Rumors Of A December Special Session

On October 11, 2019, the New York Daily News reported that the New York State Legislature might return to Albany for a December special session.

According to the Daily News, the potential special session relates to the activities of the Public Campaign Financing Commission. The Commission was created earlier this year after elected officials could not reach an agreement on taxpayer funding of campaigns. The Commission is responsible for making rules that would create a $100 million matching program for political candidates. Those rules are due on December 1, and will become law automatically by the end of the year unless reversed by the Legislature. However, there is talk that the Commission may also attempt to ban the practice of fusion voting. Fusion voting allows candidates to appear on more than one party’s line in a given election, and banning the practice would dramatically weaken third parties like the Working Families Party and the Conservative Party. Some observers believe that Gov. Andrew Cuomo is hoping to ban fusion voting to take revenge on the Working Families Party for supporting the Governor’s 2018 primary challenger, Cynthia Nixon. Because many legislators support fusion voting, it is possible that they will return to the Capitol before the end of the year to attempt to reverse any Commission rules that would ban fusion voting.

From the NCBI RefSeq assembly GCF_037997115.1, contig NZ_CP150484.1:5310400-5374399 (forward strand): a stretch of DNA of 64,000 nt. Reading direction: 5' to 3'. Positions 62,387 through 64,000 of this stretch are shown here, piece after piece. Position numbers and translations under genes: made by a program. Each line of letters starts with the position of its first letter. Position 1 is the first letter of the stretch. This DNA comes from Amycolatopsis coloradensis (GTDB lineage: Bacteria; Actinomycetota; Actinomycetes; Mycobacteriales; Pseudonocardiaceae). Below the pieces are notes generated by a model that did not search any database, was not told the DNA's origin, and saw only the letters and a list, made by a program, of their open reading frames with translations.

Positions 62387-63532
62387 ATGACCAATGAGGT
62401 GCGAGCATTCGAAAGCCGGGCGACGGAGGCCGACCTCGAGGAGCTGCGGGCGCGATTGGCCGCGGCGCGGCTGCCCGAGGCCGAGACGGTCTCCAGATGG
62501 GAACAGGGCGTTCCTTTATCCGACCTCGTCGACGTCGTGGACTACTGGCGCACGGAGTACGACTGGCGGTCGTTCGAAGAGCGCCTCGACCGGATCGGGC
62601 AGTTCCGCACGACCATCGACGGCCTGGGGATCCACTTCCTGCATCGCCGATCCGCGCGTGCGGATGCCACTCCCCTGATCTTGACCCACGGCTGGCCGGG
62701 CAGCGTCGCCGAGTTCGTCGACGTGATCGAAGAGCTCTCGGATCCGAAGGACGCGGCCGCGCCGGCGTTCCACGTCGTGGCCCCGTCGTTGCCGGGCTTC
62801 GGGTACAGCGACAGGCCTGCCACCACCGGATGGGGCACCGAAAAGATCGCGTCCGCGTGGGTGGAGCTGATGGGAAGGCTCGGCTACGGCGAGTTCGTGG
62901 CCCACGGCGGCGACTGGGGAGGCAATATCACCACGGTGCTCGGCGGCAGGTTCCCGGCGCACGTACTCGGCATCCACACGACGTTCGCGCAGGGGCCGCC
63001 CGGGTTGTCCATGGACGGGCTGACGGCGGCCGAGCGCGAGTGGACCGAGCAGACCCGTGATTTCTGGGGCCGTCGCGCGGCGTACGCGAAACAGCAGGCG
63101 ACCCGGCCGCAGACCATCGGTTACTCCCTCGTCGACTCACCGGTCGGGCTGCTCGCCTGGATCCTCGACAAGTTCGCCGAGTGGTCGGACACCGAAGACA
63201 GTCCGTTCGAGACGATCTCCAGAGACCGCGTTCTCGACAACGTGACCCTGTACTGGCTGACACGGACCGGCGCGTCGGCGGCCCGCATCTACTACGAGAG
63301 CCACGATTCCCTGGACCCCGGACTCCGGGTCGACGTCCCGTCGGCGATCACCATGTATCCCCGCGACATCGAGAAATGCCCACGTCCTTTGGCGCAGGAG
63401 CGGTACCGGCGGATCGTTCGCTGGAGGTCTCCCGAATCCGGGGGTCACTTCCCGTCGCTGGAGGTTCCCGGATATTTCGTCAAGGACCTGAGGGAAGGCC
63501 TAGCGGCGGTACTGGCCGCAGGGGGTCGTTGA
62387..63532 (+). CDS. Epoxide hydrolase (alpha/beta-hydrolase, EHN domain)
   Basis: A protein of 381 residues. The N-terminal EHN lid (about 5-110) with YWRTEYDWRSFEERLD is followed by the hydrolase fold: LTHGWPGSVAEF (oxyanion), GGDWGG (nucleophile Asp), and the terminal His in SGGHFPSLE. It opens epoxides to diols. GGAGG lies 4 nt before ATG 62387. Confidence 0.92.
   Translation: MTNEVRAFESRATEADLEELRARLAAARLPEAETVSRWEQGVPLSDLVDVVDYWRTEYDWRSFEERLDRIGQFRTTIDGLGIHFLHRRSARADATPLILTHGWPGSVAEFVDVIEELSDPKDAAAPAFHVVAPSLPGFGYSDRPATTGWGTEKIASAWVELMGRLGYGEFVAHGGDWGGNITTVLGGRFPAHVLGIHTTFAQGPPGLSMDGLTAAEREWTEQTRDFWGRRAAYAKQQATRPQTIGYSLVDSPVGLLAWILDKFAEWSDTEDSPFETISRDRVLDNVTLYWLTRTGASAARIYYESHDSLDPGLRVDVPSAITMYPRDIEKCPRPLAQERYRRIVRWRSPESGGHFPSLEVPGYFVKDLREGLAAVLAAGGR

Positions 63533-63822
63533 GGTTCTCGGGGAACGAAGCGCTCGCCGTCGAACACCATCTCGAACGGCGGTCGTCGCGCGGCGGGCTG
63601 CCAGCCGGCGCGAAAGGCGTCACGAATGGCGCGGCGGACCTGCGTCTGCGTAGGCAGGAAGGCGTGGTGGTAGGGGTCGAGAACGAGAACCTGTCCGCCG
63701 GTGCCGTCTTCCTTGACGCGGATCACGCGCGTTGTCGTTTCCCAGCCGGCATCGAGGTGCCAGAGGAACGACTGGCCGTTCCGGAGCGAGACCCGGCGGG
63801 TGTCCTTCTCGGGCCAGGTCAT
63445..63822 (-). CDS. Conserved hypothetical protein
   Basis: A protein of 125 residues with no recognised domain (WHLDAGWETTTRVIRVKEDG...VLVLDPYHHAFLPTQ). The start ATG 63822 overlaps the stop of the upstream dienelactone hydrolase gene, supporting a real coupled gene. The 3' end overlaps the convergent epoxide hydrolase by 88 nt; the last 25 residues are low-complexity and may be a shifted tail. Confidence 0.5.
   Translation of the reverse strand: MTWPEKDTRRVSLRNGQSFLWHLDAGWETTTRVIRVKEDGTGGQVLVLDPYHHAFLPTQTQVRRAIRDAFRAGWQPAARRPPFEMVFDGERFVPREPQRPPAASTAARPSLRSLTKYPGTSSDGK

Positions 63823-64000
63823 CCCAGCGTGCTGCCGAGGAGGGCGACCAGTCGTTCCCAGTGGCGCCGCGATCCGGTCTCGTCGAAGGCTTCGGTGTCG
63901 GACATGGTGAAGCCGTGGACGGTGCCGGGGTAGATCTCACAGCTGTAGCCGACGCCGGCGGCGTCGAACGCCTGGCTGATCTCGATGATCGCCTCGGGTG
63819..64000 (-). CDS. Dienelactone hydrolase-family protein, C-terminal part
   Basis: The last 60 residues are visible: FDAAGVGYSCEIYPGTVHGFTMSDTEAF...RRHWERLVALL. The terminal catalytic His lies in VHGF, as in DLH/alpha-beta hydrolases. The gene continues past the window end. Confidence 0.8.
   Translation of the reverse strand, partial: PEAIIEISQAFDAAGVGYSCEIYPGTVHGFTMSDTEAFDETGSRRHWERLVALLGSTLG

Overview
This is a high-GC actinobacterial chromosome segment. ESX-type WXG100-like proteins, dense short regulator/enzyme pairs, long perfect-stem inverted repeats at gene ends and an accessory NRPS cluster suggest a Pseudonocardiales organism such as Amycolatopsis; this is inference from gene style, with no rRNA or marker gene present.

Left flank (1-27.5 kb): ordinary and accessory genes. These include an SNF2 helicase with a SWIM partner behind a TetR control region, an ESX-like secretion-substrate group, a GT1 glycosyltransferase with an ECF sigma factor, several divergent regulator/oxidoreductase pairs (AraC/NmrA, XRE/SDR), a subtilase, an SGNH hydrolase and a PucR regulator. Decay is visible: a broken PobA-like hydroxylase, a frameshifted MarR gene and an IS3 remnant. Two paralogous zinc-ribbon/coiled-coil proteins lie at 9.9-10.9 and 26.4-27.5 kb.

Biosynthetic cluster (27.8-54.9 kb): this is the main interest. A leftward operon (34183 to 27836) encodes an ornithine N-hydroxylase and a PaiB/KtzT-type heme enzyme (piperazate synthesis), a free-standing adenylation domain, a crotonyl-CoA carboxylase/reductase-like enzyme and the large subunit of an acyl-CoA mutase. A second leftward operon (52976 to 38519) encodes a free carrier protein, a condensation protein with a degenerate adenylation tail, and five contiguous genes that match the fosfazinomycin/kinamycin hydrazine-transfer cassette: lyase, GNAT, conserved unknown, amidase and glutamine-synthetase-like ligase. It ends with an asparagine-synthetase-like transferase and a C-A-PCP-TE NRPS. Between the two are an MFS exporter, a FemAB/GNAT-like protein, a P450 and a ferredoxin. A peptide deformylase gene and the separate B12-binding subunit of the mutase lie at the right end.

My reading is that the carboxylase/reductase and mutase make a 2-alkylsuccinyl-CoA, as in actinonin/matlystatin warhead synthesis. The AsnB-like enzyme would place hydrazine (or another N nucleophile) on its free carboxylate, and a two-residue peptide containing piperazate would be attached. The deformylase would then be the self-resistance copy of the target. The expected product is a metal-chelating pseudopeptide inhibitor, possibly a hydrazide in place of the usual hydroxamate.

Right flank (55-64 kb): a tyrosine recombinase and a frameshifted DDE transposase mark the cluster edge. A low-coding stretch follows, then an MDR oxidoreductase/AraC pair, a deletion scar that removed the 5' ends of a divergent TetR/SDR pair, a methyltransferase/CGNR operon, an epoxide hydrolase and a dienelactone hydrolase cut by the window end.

There are several problems here. First, taxpayer funding of campaigns is a bad idea. Taxpayers should not be forced to fund political campaigns. Second, it is both cowardly and unwise for the Legislature to punt its responsibilities to a commission. It attempted to do so within the context of legislative pay raises, and has now done so a second time by creating the Public Campaign Financing Commission. Third, fusion voting offers voters more options when they cast their ballots; it is a good thing, and should be continued. Fourth, however, New Yorkers for Constitutional Freedoms would prefer not to see the Legislature in Albany this year. The more time that the Legislature is in town, the more likely it is to pass bad laws.